Wong points out that visual storytelling with data isn’t structurally dissimilar from visual storytelling overall—it also follows a path that includes a plot, setting, characters, and an ending. Of course, in data-driven storytelling, these elements take on different forms. The plot “involves the questions you’re addressing, how you plan to answer them and how you’re going to help the audience arrive at the conclusion,” rather than being a bit more of a character-driven arc with a frequently unrevealed ending.
The setting “is the context that will impact how your audience interprets the data,” less a physical location or time and more frequently “benchmarks” that will provide comparative points for your data. The characters are more nebulous than in non-data visual storytelling, which tends to have named characters infused with values and goals. The data-driven visual story is more adaptable to its audience. It describes its ‘characters’ more in an interest to “address the audience’s priorities and explain how the insights can help them achieve their goals” (italics mine), instead of the goals of the fictional protagonist.
The end in data-driven-storytelling, however, is quite similar to ‘normal’ visual storytelling. It involves a “summary of what the audience has learned from the data story, how they can achieve results or what they should do differently in the future to improve outcomes.” A data-driven story about the collapse of a once-successful, major corporation might share a lot in its final ideas with a classic tragedy, warning the audience against hubris, callousness, or excessive greed.
Empathy and Simplicity
This gets at the surprising truth about data-driven storytelling: despite the different type of information it focuses on, and the distinction we might instinctively draw between the data-driven and the non-data-driven story, as Admond Lee puts it, the two most crucial elements of data-driven storytelling are just like those of its cousin. “To communicate effectively with data—empathy—and the very core and fundamentals of data visualization—simplicity,” are the bedrock of telling a visual story with data.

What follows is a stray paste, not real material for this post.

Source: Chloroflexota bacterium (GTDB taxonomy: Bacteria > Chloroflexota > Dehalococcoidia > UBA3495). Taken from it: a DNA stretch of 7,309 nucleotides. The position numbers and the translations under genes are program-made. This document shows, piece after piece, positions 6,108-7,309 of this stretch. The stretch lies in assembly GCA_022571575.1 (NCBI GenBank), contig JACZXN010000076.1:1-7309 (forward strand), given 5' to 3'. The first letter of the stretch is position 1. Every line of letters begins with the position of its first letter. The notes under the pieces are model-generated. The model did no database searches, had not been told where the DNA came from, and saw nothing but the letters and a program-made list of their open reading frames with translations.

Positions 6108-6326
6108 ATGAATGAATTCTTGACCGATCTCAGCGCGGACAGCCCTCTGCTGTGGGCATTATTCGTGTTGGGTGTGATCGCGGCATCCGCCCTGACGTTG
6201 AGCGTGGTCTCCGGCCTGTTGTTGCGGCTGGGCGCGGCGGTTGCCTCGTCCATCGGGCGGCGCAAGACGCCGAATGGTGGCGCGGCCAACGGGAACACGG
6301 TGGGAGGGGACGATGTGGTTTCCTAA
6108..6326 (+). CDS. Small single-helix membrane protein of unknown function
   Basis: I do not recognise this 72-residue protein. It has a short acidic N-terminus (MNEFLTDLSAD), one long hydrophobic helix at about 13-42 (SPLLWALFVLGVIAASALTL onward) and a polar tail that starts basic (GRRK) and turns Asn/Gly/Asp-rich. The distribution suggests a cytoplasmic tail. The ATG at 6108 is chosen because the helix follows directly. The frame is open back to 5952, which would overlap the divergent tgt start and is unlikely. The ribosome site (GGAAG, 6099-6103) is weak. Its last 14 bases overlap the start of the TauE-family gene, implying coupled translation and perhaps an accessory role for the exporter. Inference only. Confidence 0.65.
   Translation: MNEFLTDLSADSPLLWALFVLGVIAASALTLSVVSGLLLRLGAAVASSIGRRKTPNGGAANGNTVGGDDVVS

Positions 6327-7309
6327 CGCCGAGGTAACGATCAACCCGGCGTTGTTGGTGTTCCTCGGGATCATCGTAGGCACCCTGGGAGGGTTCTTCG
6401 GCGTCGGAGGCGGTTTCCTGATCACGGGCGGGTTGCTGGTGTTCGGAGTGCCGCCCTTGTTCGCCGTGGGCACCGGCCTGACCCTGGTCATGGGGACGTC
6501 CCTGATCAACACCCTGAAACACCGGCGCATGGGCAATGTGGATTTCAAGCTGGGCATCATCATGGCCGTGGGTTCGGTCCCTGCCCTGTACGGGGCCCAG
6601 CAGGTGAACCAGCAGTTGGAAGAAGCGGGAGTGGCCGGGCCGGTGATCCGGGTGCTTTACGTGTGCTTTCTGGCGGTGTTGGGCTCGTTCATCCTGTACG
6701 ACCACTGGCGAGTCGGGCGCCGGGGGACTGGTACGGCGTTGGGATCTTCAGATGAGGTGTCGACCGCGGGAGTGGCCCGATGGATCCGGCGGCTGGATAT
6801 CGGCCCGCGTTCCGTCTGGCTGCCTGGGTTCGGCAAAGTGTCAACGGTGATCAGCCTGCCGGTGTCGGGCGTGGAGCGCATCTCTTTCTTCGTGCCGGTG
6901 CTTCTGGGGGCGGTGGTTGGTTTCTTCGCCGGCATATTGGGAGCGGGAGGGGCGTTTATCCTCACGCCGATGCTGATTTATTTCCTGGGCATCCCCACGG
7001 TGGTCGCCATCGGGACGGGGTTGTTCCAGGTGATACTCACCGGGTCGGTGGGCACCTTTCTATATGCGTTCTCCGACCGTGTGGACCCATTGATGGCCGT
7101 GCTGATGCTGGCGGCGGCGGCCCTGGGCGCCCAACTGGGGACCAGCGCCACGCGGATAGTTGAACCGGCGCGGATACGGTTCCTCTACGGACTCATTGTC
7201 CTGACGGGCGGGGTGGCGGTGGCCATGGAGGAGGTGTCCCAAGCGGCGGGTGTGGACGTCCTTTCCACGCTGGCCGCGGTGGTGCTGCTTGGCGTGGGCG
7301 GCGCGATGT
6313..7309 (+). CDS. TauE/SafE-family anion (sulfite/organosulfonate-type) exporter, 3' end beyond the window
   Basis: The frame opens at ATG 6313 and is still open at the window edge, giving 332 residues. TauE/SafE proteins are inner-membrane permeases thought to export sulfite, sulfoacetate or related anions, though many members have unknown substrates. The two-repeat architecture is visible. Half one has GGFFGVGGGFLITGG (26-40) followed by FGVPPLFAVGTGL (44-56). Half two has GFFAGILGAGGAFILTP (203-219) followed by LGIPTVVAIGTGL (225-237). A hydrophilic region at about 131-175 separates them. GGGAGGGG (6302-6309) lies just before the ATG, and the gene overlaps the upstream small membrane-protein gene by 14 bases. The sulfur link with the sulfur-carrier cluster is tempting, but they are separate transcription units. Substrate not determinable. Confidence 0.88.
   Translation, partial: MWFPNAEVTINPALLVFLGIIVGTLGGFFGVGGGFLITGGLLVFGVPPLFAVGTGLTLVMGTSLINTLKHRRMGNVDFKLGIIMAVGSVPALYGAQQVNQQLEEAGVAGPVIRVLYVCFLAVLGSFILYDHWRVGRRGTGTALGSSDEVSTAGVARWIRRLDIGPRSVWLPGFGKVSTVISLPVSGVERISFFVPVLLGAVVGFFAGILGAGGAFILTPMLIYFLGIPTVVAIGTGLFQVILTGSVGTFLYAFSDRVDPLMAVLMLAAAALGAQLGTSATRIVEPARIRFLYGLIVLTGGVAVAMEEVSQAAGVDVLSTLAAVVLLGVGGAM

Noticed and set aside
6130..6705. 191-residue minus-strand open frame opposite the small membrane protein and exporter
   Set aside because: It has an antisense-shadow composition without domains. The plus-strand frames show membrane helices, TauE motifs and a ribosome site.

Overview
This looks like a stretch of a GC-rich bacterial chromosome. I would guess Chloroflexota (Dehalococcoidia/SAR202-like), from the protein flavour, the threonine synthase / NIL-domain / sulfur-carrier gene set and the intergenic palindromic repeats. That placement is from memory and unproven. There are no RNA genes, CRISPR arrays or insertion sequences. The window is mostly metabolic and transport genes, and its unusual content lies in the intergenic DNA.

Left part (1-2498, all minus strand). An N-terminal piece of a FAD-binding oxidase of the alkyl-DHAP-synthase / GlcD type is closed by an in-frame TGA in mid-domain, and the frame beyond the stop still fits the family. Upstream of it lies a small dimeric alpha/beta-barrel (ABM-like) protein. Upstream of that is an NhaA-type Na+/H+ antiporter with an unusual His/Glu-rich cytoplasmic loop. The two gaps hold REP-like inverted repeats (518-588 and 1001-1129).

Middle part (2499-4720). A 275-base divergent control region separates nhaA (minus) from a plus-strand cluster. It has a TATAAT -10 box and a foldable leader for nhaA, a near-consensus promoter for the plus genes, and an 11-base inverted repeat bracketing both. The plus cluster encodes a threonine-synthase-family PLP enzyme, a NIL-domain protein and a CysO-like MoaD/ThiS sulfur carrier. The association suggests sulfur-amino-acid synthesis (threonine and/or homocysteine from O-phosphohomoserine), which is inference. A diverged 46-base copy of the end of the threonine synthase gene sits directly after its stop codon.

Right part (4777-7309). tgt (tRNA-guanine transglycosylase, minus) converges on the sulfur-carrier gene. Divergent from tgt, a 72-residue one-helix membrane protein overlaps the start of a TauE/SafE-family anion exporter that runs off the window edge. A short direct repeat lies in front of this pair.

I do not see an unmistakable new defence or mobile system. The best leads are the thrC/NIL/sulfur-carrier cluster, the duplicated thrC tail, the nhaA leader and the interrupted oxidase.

Data-driven storytelling is hugely effective. To return to Wong’s analysis, it can “anchor your claims and increase the credibility of your content.” It will “help you stand out and capture attention,” especially when the figures you’re showing are proprietary and not widely known. And its “combination of narrative and visual elements activate both sides of the brain, delivering an experience that’s analytical and emotional at the same time to help your audience cement the information.”
Embracing Data in Visual Storytelling
Why do we feel odd (if we do, that is) about approaching visual storytelling from a data-driven perspective? Well, simply put, few of our favorite films and novels have graphs. Not many feature spreadsheets, and there simply isn’t an abundance of numbers in them.
But numbers, and all of the above, provide insights in the same way that ‘normal’ visual storytelling does. It just requires a dedication to strong visual storytelling principles and the hard work to craft a successful narrative to encapsulate that data. Done well, data-driven storytelling can drive organizational transformation, excite internal and external viewers, and create a fuller understanding of a business’ role in its own development—and the development of the world around it.